I was preparing to shoot the first four videos of our Expedition to Safety series with our partner ERI Safety Videos when I got a call from New York.
Here was a shocking irony. My son Steffan, who is in the custom fine carpentry business, had been injured on the job. He had cut off a finger and seriously injured two others on a table saw. This was a very difficult message to hear – I was a thousand miles away and there was real uncertainty about the outcome. They reattached the severed finger at the hospital, but we didn’t yet know how successful it was going to be. I was very concerned, Steffan was in serious pain and his wife was fearful.
When there is an injury on the job, somebody has to make the call to notify the family; not an easy call to make. When there is a fatality, that call is exponentially more difficult.
How did it happen? The situation was not unusual. Steffan had just returned from vacation, and he was trying to get a job finished on a Friday – wanting to be done, paid and out of there. He and a partner were ripping strips of material for a custom installation—Steffan was feeding the material into the saw, and his partner was pulling the material off the other side. Wanting to make more efficient use of their time, Steffan told him to go and work on another aspect of the project, and he carried on ripping the material alone. This involved feeding material into the saw while reaching over the blade to guide the material that was coming out. In a moment, the material kicked back, pulling Steffan’s hand into the rotating blade.
In the immediate aftermath, in shock I am sure, he briefly thought of coping with the injuries using their first aid kit, and getting on with the job, but quickly realized he needed emergency medical attention –he had a severed finger!
Fortunately, Steffan’s wife arrived while he was realizing this and got him to the emergency room right away. After a five-hour wait, he was seen and his finger was surgically reattached. In all, he received forty stitches in his hand. He spent two days in hospital and after six months of physiotherapy, he still has limited use of the finger, though the reattachment took. He will need plastic surgery to restore more movement to that finger. So along with the shock and extreme pain, and the impact on his family, Steffan’s critical error led to lost time on the job; two days in hospital and considerably inhibited work capacity for quite some time afterward.
|Smiling for his wife;dying inside of pain after receiving 40 stitches.|
When I asked him to reflect on the incident and how he has changed his behaviour on the job, he said, “It was definitely an eye-opener. I had a general sense of needing to be safe with machinery, but there was also the belief that it’ll never happen. Then it did. I am glad I already had a practice of never having more than an eighth of an inch of blade showing clear of the material I am cutting; if the blade had been set higher, I would have cut off three fingers. I am a lot more cautious and careful around machinery now, I think out what I am going to do and how I can keep my hands away from hazards like a rotating saw blade. I used to hate the blade guarding that came with the table saw, including the riving knife (which had been removed) that prevents the material from binding and kicking back—now I like it. I use more jigs and guards, and generally pay better attention.”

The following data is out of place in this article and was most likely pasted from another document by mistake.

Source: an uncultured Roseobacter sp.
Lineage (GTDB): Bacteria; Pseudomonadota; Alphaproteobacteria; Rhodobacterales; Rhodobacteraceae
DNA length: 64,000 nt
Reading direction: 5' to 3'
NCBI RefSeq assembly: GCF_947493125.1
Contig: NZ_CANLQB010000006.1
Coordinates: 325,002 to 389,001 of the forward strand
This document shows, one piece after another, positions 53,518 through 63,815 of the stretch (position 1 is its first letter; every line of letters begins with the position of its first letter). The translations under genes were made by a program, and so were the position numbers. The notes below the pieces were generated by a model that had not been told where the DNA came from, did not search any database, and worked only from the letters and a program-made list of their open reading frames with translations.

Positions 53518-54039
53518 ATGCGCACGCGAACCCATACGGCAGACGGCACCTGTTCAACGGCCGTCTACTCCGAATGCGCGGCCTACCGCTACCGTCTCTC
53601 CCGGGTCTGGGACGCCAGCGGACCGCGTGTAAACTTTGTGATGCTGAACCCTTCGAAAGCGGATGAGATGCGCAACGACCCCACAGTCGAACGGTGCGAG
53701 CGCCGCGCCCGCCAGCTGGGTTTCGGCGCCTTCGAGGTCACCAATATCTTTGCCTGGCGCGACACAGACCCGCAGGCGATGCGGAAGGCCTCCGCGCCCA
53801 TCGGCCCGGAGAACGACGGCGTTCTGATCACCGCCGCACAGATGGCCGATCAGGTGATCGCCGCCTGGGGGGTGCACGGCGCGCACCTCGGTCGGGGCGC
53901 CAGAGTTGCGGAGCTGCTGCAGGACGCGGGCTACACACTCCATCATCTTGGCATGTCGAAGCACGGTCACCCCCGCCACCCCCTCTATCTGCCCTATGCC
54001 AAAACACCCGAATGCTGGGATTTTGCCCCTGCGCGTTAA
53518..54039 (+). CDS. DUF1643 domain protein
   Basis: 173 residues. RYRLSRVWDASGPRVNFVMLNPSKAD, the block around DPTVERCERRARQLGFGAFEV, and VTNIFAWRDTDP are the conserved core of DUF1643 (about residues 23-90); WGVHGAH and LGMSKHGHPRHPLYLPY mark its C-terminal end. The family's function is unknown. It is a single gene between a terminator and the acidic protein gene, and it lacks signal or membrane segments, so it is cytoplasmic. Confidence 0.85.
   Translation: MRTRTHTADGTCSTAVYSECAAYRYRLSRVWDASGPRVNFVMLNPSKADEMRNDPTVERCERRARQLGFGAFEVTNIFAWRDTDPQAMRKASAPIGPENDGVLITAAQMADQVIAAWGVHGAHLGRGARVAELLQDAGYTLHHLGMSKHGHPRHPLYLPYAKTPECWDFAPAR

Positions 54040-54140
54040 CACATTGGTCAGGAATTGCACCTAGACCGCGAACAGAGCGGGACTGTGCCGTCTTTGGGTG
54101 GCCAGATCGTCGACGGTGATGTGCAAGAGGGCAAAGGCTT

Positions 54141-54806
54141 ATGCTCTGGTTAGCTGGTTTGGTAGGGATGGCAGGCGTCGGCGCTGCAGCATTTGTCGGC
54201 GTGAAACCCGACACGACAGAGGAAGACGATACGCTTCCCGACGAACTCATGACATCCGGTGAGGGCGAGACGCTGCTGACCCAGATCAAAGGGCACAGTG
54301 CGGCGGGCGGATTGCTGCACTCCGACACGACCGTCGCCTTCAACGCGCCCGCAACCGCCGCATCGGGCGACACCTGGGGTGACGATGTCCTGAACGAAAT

This story obviously has a personal impact on me, and it is also a great example of the risks of rushing in the presence of hazards. I define rushing as moving faster than usual or doing too many things at once. This leads to situations like eyes not on task and puts you in the line fire. When you go faster than normal, you are not fully attending to what you are actually doing, and it is easier to miss seeing a hazard until it is too late –you will not be able to react in time to protect yourself.
This really points up the value of mindfulness – keeping your attention on the moment-to-moment actions you are executing. It is so easy to shift mentally into multitasking, giving your attention to a time goal like getting the job done today, thinking about how to get more out of your manpower resources and in the end, making poor choices that lead to a serious injury incident. Poor decisions, like skipping steps in a process, are often the result of rushing to meet a time target.
Insurance statistics I have read point out that more than ninety percent of incidents occur because workers have not been doing their job properly – skipping steps, bypassing safety procedures and guarding, etc.
Maintaining mindfulness while working near hazards is absolutely vital to staying injury incident free;
No amount of guarding and safety protective gear can prevent injury if you work to circumvent them;
Rushing in pursuit of the illusion of efficiency is not worth the risk of serious injury. It is natural to want to get the job done – just be mindful of the potential cost.
The impact of poor decisions leading to injury is not just on the individual; family, fellow workers, employer and customers are all affected as well.
The Expedition to Safety videos will be available April 1 from www.eri-safety.com
A sample video can be viewed at www.jimelzinga.com/dvdbook.html